Most motorsports fans are usually smitten with nervous but excited anticipation as the start of the new season approaches. I am no different. But, unlike most motorsports fans, I have a distinct advantage. I am at liberty to commence investigative exercises to ascertain what is happening with the various teams and how advanced they are in their preparation for their tarmac assault.
Usually, my road-trips unearth intriguing information, material which at times is more classified than that which was depicted in Zero Dark Thirty! Suffice it to say that my interrogation sessions usually serve the purpose of soothing my ‘lack of racing sorrows’ and also they heighten my expectations of what the season has to offer.
Unfortunately, when I began ‘nosing’ around searching for sensational bits to stimulate the motor-racing soul, what I encountered pulled the rug from below my already unsure feet! Race-car drivers and teams, thankfully, in Jamaica, are usually relatively easily accessible and at times a phone call is not required to confirm availability. I cannot imagine a journalist/reporter walking into McLaren Mercedes’ facility and being granted an All Access pass and an interview with the head-honcho, when no prior arrangement was made.
But, that was exactly what happened when I opened the door to a facility owned and operated by one of the more powerful individuals in Jamaican motorsports. What I saw, however, was not encouraging. His machine was still in its 2013 colours but, it was in a far corner on the shop floor as if it was hiding from the limelight. There was a surprise nestled in the engine bay. The engine bay was barren, devoid of motor, lacking power, no engine! Why? I asked. Was it being rebuilt, refreshed, etc.
The answer I got metamorphosed into a frustrated tale told by an individual who was at his wits end with the entity responsible for organising circuit racing in Jamaica. Essentially, the ‘new rules’ which will govern circuit racing for the 2o14-2016 period (Technical Regulations) were the source of his discontent. The mandatory requirements for all vehicles remained unchanged, new classes were introduced for example B39 and Improved Production (new for 2014) but as you continue reading the Principles of Classification onwards, understanding his anger driven tirade became easier.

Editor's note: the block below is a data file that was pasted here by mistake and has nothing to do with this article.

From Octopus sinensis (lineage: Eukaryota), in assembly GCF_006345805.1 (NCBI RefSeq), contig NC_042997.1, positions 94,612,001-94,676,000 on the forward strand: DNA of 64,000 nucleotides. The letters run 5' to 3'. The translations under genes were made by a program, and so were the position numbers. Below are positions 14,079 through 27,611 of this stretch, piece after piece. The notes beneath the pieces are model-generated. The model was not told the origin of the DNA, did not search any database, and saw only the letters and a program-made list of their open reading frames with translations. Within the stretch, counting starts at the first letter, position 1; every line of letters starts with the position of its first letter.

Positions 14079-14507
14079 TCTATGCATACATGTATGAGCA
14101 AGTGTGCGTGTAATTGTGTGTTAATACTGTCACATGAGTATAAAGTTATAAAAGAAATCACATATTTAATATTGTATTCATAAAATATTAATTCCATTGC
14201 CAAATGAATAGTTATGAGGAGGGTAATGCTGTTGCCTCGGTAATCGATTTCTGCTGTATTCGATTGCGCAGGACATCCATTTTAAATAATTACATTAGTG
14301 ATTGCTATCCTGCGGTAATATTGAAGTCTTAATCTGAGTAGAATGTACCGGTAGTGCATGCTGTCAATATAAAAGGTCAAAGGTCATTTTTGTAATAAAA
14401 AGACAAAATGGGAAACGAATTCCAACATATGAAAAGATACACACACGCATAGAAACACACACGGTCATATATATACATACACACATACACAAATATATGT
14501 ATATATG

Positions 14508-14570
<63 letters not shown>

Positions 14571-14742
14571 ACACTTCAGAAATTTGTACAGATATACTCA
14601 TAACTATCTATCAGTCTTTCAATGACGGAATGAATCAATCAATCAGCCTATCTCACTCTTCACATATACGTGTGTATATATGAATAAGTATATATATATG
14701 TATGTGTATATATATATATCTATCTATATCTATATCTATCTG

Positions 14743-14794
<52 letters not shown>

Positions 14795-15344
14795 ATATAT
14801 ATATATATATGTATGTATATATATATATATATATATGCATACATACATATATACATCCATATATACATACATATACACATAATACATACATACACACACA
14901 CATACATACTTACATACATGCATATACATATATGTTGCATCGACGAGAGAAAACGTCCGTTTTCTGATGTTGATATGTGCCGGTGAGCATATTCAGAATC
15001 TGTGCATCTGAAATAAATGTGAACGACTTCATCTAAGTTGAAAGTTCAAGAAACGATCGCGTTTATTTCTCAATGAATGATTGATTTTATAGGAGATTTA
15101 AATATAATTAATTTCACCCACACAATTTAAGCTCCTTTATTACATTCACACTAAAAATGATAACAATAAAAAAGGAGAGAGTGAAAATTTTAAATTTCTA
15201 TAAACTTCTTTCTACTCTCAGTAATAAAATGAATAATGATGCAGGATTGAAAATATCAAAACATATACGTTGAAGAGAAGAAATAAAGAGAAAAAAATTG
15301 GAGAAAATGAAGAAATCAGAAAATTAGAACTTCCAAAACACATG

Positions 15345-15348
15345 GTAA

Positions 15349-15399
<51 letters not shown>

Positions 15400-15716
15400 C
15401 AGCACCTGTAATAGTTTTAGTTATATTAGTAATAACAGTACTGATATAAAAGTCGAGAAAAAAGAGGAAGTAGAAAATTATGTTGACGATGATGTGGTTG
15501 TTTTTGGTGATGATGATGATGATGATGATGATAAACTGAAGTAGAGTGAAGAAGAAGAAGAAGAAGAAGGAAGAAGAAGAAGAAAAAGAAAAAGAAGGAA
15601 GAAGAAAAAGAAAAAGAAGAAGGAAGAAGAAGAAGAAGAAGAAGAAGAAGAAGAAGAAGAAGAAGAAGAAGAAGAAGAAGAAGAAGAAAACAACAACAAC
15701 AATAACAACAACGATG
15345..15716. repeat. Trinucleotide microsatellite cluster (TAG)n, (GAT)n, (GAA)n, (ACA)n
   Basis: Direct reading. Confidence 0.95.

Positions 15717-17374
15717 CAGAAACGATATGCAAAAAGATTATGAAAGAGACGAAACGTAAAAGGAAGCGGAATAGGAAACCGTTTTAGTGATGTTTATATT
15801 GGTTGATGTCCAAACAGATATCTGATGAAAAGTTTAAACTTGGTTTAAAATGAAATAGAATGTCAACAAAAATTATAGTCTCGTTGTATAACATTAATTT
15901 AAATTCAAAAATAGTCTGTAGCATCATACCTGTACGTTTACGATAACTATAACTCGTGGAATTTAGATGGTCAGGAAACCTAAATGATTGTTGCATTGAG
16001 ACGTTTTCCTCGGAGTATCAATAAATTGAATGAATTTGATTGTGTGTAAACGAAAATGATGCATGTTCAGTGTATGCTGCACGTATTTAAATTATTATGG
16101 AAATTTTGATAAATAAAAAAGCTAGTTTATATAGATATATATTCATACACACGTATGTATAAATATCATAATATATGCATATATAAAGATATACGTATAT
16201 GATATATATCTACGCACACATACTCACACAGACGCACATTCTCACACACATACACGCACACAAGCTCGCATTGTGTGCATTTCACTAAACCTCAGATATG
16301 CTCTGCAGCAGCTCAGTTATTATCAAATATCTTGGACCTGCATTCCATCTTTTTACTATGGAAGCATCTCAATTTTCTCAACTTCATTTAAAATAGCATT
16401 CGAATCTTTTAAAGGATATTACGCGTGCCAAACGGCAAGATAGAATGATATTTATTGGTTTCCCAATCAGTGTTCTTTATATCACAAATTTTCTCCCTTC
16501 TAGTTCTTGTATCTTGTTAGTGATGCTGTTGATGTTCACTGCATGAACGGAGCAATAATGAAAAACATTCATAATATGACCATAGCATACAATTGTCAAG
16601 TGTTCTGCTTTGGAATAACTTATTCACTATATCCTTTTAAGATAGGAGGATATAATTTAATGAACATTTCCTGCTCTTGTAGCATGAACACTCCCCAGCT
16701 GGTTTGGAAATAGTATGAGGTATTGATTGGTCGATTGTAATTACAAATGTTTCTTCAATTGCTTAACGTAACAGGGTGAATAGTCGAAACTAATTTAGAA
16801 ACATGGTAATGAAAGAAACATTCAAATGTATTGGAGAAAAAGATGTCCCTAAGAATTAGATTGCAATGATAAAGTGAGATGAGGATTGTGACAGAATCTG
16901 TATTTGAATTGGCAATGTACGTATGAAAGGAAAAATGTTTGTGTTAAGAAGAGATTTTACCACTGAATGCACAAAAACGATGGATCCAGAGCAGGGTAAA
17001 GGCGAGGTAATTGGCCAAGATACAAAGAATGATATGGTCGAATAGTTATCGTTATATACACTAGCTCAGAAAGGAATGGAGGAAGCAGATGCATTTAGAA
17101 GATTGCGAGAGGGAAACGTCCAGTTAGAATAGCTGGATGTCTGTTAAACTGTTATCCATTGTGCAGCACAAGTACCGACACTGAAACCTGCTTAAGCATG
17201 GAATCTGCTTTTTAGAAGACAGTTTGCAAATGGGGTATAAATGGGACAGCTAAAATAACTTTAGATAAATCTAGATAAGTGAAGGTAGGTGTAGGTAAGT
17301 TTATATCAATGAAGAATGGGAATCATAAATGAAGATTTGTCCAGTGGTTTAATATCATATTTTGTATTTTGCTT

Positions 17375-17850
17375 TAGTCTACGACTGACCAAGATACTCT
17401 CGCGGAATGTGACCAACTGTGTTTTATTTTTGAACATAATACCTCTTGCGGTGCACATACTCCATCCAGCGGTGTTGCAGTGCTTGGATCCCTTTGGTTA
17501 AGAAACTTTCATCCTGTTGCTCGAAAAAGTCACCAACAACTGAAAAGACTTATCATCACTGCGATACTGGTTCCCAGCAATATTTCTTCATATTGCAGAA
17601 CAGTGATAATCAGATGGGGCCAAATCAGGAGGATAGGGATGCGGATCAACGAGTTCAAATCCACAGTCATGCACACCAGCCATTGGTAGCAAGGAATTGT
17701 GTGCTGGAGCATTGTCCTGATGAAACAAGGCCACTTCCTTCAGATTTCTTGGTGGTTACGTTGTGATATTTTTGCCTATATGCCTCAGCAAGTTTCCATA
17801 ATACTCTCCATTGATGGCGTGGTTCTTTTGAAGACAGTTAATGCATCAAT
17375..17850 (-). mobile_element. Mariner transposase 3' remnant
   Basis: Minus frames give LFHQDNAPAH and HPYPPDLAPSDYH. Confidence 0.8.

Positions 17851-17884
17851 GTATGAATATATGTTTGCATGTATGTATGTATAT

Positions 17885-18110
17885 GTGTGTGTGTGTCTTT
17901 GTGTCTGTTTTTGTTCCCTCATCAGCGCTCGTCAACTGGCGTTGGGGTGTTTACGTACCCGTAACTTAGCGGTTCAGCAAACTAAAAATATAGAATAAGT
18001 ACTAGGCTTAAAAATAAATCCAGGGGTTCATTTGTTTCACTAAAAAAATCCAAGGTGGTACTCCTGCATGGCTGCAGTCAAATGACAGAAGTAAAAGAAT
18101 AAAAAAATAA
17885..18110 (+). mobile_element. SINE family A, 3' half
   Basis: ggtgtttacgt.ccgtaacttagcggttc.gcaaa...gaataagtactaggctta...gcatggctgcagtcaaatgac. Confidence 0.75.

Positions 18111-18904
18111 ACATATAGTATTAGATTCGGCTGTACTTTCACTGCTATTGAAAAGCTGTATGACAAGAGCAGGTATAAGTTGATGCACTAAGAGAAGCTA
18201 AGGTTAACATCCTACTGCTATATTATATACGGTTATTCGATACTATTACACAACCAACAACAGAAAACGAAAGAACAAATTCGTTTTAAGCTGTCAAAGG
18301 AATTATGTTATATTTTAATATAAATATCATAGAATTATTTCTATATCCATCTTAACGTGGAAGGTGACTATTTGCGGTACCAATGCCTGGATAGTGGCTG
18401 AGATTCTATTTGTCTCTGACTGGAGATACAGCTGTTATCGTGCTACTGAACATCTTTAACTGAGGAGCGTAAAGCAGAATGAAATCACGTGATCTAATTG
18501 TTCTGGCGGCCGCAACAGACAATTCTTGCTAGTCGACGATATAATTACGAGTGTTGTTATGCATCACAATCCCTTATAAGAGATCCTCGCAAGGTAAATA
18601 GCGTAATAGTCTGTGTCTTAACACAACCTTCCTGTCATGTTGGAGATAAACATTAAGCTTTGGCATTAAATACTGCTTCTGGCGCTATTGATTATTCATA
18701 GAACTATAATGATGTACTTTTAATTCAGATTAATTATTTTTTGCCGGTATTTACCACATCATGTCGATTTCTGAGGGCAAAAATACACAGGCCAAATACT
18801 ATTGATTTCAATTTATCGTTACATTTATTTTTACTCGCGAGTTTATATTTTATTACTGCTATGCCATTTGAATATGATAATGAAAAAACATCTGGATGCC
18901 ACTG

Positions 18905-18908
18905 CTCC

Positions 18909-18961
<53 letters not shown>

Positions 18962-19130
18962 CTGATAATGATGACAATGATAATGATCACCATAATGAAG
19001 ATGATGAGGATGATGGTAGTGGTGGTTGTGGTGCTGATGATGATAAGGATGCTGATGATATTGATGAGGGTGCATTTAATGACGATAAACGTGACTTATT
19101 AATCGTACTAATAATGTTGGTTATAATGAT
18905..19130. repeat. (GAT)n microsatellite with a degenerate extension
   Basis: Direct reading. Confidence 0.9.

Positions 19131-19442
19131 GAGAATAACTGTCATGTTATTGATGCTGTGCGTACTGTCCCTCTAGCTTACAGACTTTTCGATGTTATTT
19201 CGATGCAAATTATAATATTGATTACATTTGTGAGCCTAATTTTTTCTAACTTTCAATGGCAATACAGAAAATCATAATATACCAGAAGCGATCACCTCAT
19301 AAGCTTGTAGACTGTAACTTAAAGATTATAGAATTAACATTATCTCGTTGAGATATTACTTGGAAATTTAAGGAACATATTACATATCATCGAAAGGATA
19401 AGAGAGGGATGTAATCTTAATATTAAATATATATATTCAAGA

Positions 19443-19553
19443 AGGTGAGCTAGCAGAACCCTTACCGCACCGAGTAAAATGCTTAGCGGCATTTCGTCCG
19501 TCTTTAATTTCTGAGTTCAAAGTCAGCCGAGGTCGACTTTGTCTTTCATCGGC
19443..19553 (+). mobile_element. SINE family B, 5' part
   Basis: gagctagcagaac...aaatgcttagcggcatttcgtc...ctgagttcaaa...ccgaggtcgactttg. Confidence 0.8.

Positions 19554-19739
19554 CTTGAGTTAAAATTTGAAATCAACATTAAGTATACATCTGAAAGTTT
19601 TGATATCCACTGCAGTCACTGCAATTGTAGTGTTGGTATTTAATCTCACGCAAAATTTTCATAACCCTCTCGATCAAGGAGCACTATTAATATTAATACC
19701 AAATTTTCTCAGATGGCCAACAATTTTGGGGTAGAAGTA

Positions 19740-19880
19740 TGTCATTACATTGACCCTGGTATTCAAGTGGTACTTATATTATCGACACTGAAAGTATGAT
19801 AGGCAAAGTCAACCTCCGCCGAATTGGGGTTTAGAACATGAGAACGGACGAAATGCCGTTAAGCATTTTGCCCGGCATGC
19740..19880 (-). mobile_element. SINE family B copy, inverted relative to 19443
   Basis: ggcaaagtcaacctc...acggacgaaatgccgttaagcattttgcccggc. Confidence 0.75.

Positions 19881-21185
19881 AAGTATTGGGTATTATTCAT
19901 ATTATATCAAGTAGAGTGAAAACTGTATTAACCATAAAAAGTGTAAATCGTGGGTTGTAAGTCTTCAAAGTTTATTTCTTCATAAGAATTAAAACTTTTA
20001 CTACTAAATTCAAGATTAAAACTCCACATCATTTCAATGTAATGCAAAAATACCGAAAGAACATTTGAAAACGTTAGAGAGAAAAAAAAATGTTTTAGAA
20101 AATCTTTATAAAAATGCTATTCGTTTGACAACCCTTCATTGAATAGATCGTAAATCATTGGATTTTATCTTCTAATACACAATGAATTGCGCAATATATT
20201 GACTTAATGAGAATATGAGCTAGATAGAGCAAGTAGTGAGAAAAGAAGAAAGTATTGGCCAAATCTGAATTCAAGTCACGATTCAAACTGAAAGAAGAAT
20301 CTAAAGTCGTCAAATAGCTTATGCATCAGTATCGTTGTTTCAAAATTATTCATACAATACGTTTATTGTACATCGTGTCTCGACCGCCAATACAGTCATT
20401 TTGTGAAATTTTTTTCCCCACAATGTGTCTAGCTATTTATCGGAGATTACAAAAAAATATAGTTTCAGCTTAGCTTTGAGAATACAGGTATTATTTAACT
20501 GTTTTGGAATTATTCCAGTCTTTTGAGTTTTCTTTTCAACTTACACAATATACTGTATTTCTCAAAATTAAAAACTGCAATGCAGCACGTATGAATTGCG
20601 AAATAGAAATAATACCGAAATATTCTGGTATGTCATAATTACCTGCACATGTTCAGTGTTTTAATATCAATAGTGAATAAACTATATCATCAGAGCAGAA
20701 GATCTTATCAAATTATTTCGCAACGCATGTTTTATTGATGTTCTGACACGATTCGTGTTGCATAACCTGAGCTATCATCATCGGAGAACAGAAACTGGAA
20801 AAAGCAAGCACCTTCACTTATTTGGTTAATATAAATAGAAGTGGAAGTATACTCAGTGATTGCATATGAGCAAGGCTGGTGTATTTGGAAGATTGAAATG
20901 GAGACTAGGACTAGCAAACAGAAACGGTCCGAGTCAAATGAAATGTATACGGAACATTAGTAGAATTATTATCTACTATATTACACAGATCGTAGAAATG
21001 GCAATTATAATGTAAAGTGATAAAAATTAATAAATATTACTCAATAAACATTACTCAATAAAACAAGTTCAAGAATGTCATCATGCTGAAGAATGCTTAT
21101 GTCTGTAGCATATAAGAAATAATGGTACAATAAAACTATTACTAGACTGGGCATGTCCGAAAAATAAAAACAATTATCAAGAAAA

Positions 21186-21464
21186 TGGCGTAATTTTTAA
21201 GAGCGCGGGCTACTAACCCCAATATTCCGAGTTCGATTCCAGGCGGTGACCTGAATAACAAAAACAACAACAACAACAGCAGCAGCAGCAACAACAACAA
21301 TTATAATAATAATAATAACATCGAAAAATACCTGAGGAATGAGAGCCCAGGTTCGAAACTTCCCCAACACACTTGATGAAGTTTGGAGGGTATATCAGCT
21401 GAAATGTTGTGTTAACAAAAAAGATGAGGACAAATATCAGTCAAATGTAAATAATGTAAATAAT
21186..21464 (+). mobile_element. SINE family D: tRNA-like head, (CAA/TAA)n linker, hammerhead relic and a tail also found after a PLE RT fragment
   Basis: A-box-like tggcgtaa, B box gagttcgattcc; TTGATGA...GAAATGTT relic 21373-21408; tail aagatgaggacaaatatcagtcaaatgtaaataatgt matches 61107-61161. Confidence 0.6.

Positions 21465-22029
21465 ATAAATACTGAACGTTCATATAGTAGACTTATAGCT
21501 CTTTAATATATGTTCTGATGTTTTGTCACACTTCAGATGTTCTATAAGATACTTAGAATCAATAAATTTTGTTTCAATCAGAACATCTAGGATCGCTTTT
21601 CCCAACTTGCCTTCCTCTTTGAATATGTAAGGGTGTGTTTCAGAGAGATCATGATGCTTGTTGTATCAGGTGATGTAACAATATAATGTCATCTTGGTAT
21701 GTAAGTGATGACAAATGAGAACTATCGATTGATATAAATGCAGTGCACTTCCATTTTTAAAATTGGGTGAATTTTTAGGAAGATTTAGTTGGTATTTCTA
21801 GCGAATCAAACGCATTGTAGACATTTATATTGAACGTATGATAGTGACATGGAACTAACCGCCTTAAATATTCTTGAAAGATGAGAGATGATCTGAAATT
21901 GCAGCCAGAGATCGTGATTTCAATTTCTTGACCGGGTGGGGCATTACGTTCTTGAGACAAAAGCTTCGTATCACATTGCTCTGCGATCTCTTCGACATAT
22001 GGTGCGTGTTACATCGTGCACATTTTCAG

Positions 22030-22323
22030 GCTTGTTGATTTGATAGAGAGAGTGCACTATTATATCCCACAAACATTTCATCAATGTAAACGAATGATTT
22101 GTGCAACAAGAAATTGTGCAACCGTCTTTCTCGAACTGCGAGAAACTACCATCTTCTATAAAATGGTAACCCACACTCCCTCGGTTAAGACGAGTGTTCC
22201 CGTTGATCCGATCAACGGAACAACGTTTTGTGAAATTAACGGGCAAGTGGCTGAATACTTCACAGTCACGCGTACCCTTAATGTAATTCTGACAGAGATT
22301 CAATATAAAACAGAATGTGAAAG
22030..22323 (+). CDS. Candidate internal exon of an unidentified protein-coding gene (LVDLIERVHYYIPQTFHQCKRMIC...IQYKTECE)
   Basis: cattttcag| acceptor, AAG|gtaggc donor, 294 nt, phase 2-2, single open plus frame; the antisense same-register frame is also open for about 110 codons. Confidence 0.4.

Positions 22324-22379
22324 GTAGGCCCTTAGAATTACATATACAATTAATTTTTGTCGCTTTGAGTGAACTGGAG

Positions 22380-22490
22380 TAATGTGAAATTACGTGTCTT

For the 2014 season, cars which race in Bracket classes and Improved Production must race at no less than the manufacturers advertised curb weight! In the Modified Production classes, the engine capacity has changed – for example MP-1 (na) in 2013, had a 1600cc upper limit, that has changed to 1850cc for 2014. The individual I spoke to was excessively passionate when the cc limit was being discussed! Weight for these machines is arrived at by multiplying engine capacity by the established lbs /cc, then add 180 lbs ( for the driver – the extra-large drivers escape)! There are also weight penalties which apply to all wheel drive and tube frame machines!
I am no expert in issues steeped in technical jargon and I will never pretend that I am. If you are so inclined, read the rules (jrdc.org) and share the view you adopt after reading them. I am also not on a neutral playing field and as such I will tread with discretion. But, several individuals I have spoken to are of the view that they would have preferred if this approach was not adopted.
There are also suggestions, which may be baseless, that there are individuals with an agenda of one form or another, who are seeking to gain an advantage. I am in no position to confirm or deny those views. I have also gathered that there are teams which are busy applying the rules as they currently exist inorder to create competitive machines .
But, there are also individuals, who have gone the extra mile to create machines which complied with and were competitive while conforming to the 2013 rules, in a climate that is rather unkind to hobbies – because whether you want to accept it or not, motorsports in Jamaica is largely that, a hobby – these individuals are far from being pleased!
No competing driver/team earns a massive income from motorsports. It is not yet the professional business others might pretend it is. What is my point? Decisions which are as far-reaching and game-changing as these rules are, considering the composition of the governing club – yes the JRDC is still a club – should only be arrived at – cliche approaching – with all the stakeholders, including in this case, the drivers and teams, onboard (their input, cooperation and full support).
In a climate swimming with mistrust, egos and finger pointing, sustainable, substantial progress will be thwarted. And that helps the sport in no way shape or form. So, will the 2014 technical regulations create an unbearable burden for drivers? We will see how well they adapt or carry the weight at the first race – in April!
Cecil Munroe Gleaner On-Line Writer